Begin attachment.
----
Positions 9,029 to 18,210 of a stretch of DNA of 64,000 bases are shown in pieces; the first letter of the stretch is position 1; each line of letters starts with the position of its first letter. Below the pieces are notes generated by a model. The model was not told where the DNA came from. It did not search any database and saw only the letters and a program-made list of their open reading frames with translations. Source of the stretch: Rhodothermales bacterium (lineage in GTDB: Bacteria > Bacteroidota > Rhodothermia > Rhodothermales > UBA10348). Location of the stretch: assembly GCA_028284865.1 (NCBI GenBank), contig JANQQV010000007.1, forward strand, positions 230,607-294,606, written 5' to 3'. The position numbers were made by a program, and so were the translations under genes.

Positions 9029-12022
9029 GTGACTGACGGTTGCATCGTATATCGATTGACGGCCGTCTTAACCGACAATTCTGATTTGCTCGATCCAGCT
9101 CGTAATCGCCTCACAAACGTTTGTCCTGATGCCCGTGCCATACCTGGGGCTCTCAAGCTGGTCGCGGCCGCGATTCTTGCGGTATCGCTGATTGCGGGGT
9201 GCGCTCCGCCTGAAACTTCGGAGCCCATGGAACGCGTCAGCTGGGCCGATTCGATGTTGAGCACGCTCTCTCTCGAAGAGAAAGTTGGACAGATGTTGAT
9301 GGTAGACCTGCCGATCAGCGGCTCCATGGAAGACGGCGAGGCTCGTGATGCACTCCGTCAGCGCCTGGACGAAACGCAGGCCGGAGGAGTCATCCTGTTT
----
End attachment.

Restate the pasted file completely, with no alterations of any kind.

Positions 9,029 to 18,210 of a stretch of DNA of 64,000 bases are shown in pieces; the first letter of the stretch is position 1; each line of letters starts with the position of its first letter. Below the pieces are notes generated by a model. The model was not told where the DNA came from. It did not search any database and saw only the letters and a program-made list of their open reading frames with translations. Source of the stretch: Rhodothermales bacterium (lineage in GTDB: Bacteria > Bacteroidota > Rhodothermia > Rhodothermales > UBA10348). Location of the stretch: assembly GCA_028284865.1 (NCBI GenBank), contig JANQQV010000007.1, forward strand, positions 230,607-294,606, written 5' to 3'. The position numbers were made by a program, and so were the translations under genes.

Positions 9029-12022
9029 GTGACTGACGGTTGCATCGTATATCGATTGACGGCCGTCTTAACCGACAATTCTGATTTGCTCGATCCAGCT
9101 CGTAATCGCCTCACAAACGTTTGTCCTGATGCCCGTGCCATACCTGGGGCTCTCAAGCTGGTCGCGGCCGCGATTCTTGCGGTATCGCTGATTGCGGGGT
9201 GCGCTCCGCCTGAAACTTCGGAGCCCATGGAACGCGTCAGCTGGGCCGATTCGATGTTGAGCACGCTCTCTCTCGAAGAGAAAGTTGGACAGATGTTGAT
9301 GGTAGACCTGCCGATCAGCGGCTCCATGGAAGACGGCGAGGCTCGTGATGCACTCCGTCAGCGCCTGGACGAAACGCAGGCCGGAGGAGTCATCCTGTTT